Protecting the Right to Enjoy Doping-Free Sport

About Therapeutic Use Exemptions (TUEs)

The Therapeutic Use Exemption (TUE) process is a means by which an athlete can obtain approval to use a prescribed prohibited substance or method for the treatment of a legitimate medical condition.

Athletes should advise all medical personnel of their obligation to abide by the anti-doping rules of their sport and that any medical treatment received must not violate these rules.

When prescribed a substance or method, athletes should find out whether the medication is prohibited by checking the Global DRO. If the medication is not prohibited, athletes can start using the prescribed medication or treatment.

Do you need a TUE?

1) Check to see if any medications you are using are prohibited on Global DRO. If the medication is not prohibited, you can start using the prescribed medication or treatment.

2) If the medication is prohibited you should check with your prescribing physician to see if there are any alternative medications of treatments that are prohibited.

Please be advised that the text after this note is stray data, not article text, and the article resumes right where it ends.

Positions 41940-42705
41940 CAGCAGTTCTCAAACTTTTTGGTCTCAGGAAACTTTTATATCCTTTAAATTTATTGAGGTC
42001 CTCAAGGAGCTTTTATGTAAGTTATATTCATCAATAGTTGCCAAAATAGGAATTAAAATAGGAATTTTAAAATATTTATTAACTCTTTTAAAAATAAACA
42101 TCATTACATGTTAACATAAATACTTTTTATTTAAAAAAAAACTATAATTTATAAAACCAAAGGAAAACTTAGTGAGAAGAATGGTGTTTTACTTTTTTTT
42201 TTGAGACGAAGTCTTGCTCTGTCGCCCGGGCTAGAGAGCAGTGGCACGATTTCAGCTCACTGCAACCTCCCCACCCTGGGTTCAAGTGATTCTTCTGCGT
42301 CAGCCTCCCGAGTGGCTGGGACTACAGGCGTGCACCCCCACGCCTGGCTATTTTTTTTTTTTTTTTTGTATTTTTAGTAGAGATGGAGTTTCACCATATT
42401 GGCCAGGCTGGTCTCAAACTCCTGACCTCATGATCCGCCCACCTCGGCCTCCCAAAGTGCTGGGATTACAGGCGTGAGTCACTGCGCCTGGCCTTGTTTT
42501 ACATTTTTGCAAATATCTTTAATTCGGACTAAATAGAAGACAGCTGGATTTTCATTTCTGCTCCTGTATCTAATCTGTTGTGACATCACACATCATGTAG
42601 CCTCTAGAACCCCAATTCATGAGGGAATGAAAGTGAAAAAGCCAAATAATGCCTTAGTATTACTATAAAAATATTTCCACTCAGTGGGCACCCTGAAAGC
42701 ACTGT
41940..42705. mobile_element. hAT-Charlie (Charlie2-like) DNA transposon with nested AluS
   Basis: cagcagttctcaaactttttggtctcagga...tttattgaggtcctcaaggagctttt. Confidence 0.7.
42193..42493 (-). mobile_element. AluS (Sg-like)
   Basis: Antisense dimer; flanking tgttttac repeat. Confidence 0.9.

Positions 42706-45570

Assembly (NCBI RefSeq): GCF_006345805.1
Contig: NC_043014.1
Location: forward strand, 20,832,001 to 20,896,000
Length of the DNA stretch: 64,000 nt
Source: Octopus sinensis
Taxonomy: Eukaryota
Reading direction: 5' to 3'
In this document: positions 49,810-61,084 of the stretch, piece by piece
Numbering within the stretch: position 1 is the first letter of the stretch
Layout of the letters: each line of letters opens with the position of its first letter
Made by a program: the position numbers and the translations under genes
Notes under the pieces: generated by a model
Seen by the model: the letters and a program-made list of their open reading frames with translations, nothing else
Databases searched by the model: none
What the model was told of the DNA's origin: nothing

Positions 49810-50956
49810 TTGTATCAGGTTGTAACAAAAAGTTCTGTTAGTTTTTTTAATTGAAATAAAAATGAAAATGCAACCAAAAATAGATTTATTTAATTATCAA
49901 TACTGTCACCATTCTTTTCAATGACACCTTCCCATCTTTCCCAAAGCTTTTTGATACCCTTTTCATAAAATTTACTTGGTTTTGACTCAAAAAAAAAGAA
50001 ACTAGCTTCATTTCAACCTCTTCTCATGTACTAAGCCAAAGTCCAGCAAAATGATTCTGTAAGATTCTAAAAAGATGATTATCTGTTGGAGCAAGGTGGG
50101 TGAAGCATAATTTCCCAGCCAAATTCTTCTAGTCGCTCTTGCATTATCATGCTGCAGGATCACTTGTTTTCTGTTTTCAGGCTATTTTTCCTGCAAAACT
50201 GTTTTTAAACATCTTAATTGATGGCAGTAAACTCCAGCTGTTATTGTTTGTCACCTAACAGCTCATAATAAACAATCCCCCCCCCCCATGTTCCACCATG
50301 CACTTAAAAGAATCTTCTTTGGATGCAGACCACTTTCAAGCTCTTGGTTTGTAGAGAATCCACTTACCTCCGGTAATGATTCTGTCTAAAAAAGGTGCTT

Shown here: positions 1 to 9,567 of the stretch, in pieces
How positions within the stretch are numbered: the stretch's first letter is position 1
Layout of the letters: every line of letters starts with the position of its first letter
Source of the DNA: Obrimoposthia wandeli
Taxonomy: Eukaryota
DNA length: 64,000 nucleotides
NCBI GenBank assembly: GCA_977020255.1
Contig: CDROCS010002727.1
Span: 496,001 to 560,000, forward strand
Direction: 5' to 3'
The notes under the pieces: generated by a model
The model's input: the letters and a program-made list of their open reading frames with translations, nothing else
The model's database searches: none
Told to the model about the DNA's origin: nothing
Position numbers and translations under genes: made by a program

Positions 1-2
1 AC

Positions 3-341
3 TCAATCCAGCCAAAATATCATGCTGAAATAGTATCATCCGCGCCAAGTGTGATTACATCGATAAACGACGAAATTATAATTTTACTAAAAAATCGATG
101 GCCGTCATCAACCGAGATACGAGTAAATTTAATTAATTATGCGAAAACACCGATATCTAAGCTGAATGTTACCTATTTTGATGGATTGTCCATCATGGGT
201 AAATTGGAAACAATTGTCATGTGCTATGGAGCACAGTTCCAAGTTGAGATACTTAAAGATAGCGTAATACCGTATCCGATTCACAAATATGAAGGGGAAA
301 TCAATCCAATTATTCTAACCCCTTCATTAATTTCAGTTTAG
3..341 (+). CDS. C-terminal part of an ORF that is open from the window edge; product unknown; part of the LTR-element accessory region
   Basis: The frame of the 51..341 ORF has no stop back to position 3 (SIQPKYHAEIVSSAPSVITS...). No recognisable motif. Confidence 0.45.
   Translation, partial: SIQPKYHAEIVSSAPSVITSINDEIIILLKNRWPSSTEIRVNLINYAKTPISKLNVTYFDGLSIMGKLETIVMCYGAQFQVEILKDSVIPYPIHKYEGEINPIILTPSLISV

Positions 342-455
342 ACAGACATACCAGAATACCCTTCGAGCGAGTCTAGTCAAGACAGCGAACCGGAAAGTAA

3) If it is prohibited and there are no permitted alternatives, you now need to work out if you need a TUE in advance or a retroactive TUE.

When to Apply for a TUE

To find out whether you are required to hold a TUE in advance or not see the When to Apply for TUE section.

An athlete not required to apply for a TUE prior to competition can make a retroactive TUE application to UK Anti-Doping. Any athlete requiring a retroactive TUE has five days post the receipt of an adverse analytical finding (AAF) to submit a retroactive application. Typically an athlete will receive a letter by courier to confirm an AAF and inform them of the requirements to apply for a retroactive TUE for the prohibited substance detected in their sample. The NGB or UKAD may also contact the athlete to make them aware that this correspondence is on its way, in relevant circumstances.